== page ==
Daisies...there were daisies everywhere in the 1970s.

She was disappointed when I explained that I never even saw punk fashion until I was out of college and was going to clubs.  Alas, she doesn't realize that the 1970s was about Earth Shoes, Ditto jeans, baseball jersey tee shirts (my favorite one said "32", for some special reason that now eludes me), plaid pants, and lots and lots of polyester knits, especially for dresses and pant suits, which girls were allowed to wear to school in the 7th grade on Fridays only.

Remember the Ecology flag?  Somewhere I have a patch with this design!

But, wait, there's more!  The 1970s I remember the most was the "back to nature" world of Whole Earth Catalogs, Mother Earth News, the ecology flag and those "ecology collages," which were wooden boxes with various-sized compartments and a glass top.

 This awesome book cover got me thinking about the 1970s.
Click the large size to appreciate the details.

We created primitive assemblages in those boxes, complete with seashells, river rocks and seed pods (or dry beans and popcorn kernels if you couldn't find the cool stuff) filling each little square.  We'd hunt through magazines for a dreamy nature photo--a seashore or forest scene, then we'd add a niche-appropriate plastic animal.  The boxes were hung in our dens and kitchens, next to a macrame piece woven on a real branch,  until bugs ruined the corn kernels or the seed pods grew moldy fuzz.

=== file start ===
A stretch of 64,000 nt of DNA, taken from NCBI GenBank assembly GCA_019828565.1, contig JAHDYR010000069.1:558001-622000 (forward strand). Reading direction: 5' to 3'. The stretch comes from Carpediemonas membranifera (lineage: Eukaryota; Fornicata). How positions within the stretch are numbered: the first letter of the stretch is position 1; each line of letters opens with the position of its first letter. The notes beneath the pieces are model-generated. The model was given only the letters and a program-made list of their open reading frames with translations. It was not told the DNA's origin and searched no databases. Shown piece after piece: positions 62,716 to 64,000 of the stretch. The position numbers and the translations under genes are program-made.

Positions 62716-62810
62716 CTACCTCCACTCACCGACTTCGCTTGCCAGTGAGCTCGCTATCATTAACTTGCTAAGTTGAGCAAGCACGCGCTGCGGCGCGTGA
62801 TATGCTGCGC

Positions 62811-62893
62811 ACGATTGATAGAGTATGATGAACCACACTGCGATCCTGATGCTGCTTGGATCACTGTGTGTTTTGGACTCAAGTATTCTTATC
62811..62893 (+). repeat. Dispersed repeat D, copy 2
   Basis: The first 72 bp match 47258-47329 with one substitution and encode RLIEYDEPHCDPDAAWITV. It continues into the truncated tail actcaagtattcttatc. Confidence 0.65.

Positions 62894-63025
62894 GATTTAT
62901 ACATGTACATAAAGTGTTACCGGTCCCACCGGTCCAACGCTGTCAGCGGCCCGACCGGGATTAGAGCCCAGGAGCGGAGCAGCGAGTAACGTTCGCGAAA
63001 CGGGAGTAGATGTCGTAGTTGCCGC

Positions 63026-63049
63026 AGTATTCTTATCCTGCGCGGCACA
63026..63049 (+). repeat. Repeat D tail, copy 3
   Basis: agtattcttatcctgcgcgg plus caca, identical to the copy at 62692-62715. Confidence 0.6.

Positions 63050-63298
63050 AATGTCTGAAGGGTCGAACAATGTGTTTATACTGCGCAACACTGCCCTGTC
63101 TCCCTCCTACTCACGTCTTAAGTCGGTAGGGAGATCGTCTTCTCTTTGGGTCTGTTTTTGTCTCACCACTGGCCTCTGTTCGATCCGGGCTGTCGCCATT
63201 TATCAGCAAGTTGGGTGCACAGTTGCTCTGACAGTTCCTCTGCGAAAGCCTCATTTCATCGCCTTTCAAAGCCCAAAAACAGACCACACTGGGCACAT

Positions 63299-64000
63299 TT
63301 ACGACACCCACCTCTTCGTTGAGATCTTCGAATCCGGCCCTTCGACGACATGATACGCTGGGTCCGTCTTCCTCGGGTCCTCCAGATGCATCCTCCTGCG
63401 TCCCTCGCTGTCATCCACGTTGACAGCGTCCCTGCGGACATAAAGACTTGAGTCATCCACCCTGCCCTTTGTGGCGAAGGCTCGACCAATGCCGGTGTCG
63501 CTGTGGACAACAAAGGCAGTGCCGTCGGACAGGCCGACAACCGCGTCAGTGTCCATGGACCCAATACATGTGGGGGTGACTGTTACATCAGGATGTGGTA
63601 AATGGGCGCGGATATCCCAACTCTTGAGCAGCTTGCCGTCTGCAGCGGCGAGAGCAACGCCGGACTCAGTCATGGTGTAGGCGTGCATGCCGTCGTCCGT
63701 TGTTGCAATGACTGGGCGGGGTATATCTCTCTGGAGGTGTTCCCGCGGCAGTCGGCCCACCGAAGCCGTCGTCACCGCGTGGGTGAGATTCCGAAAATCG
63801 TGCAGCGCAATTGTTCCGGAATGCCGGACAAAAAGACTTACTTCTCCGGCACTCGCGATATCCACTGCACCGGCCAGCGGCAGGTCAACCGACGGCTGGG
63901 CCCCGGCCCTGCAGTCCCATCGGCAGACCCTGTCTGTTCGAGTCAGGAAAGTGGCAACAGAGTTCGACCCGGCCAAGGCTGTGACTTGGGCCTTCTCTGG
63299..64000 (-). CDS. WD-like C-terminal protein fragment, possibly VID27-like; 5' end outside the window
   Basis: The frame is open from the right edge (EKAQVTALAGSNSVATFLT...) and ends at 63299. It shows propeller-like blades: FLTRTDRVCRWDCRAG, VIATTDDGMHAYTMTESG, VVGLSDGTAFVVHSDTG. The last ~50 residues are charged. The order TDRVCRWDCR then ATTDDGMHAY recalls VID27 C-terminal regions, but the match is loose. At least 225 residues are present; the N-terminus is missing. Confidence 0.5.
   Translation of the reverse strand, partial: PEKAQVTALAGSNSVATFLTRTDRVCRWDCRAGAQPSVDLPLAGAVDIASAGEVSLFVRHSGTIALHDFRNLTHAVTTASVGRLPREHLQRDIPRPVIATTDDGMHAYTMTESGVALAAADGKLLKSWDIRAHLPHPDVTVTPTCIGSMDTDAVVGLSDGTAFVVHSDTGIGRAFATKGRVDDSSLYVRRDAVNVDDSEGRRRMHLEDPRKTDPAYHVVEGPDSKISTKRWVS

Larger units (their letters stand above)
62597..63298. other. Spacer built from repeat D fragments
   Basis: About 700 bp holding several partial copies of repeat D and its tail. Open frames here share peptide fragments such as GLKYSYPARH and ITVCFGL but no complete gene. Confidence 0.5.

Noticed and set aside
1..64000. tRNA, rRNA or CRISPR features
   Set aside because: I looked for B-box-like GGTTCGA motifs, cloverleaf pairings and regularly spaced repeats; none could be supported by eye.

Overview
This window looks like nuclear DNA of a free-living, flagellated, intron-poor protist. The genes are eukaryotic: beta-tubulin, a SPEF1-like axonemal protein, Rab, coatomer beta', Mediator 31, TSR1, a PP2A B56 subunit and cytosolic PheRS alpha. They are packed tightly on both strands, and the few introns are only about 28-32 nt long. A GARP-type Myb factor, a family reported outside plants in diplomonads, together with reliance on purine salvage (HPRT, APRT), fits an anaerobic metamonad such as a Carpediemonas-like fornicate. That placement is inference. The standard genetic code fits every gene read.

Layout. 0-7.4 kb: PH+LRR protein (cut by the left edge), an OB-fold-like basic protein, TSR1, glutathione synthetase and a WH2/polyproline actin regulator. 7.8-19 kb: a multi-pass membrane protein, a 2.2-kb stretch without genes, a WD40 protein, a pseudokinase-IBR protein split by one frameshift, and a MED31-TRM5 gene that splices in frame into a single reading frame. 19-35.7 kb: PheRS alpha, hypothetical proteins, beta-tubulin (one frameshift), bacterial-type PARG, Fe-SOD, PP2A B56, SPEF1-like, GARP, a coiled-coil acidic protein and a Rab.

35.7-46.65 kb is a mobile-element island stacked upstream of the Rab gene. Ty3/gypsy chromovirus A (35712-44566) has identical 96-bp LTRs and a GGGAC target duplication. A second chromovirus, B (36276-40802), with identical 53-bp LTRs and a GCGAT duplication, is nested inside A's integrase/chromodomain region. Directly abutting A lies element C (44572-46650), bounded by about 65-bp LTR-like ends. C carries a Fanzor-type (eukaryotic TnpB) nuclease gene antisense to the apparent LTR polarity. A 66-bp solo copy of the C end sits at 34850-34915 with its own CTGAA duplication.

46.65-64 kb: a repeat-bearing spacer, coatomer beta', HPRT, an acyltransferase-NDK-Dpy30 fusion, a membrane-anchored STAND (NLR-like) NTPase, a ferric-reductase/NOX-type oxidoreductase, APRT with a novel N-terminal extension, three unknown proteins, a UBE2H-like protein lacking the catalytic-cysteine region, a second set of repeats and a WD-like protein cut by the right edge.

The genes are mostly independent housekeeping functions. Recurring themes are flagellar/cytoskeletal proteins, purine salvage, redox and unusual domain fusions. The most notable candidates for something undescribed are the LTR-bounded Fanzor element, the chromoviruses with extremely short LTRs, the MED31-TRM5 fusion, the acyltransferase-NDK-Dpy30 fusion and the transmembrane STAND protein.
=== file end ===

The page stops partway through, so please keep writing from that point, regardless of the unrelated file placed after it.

Kwai Chang Caine, the Shaolin priest who wandered the American West.

My favorite part of the 1970s?  Well, I was a huge, huge fan of "Kung Fu," the ABC show starring the late David Carradine.  I wanted so much to be like the soft-spoken hero, Kwai Chang Caine.  I spent hours drawing dragons and tigers on my inner arms (and the arms of my friends) with ball point pen.  I watched the show, read the tie-in books and clipped any photos I could find.  In late high school, I took Shotokan Karate, rising to a 3rd degree green belt (one level below brown belt), which was a testimony to my discipline because I have no natural athletic ability.  Even today I still like the show--I have all three seasons in boxed DVD sets, but the first season and the first half of season two contain my favorite episodes.

I have to go find some apparel from the 1970s for my daughter's project--at this stage, all I think I have left is some costume jewelry and a couple Bicentennial scarves.  I wore snap-front denim jumper and a "Spirit of '76" scarf knotted around my throat for my junior high school photo.  Maybe I'll give my daughter that!

Invitation, daisies, ecology flag, and photo of "Kung Fu" lead David Carradine, courtesy of Google Search and Flickr.  "How to Tell it's the 1970s" is a digital art piece created by C. Bruhn